• Don’t overload the pizza dough with toppings. Too many toppings can cause the dough to bake unevenly or even not at all. The thick layer of toppings could be preventing the dough from heating at the top, causing it to come out raw!
  • Only add pre-cooked toppings if they need to be cooked. When adding toppings that take a long time to cook (longer than 10 minutes), it’s best to cook them separately and add them to the pizza toward the end.
    • For example, if you have whole pieces of prawn, they will take forever to cook completely. That means the dough will be ready before the prawns are, which obviously carries many risks.
  • Always ensure that your oven doesn’t have any hot spots. This can cause one part to overcook while the other remains raw. A pizza stone or pizza pan can help correct this issue.
  • Use the correct baking times and temperatures. Your oven should be preheated and hot when you bake pizza.
    • This isn’t a dish that uses medium temperatures — your oven should be set to at least 360ºF (180ºC), but most people bake their pizzas at 450-500ºF (230-260ºC).

Related Questions

Now that we’ve learned all about why you shouldn’t eat raw or undercooked pizza dough, plus how to avoid this from happening, here are some additional questions that we thought you might have.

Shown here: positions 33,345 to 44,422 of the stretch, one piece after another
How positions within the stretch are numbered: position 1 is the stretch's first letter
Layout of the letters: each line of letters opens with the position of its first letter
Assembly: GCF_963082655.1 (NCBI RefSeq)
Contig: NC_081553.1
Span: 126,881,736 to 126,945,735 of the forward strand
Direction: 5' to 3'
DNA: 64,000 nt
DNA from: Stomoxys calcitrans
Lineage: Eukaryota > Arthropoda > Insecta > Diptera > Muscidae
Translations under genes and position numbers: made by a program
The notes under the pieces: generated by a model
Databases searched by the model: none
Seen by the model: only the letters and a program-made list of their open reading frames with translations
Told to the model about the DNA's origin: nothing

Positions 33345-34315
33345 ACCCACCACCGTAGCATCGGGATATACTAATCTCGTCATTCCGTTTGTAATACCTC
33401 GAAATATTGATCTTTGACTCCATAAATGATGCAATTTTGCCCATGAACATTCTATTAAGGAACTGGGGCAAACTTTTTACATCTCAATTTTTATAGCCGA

How can you ensure that raw, store-bought pizza dough is safe to eat after it’s cooked?

We recommend only buying pre-made pizza dough from reputable brands. Then, you still have to check the product.

First, check the expiry date. Then, check the package for any tears — tears can allow bacteria to enter the dough! And finally, check the actual dough for signs of mold or discoloration.

How do you prevent the pizza dough from overcooking?

Now, in your pursuit to avoid undercooking the pizza, you may just end up burning the bottom or making the crust dry.

To avoid this, you can use a baking temperature of 400ºF (200ºC). Then, check the doneness of your dough after 10 minutes for thin-crust pizza. For thick-crust pizza, you can check the doneness after 15 minutes.

Can raw pizza dough rise in your stomach?

This is quite a scary thought, and the short answer is yes — under very specific conditions.

In a warm and wet environment that has optimal temperatures and a food source, the yeast found in raw pizza dough can continue to expand, which ultimately causes bloating.

There are some more serious side effects, but hopefully, bloating is all you’ll experience.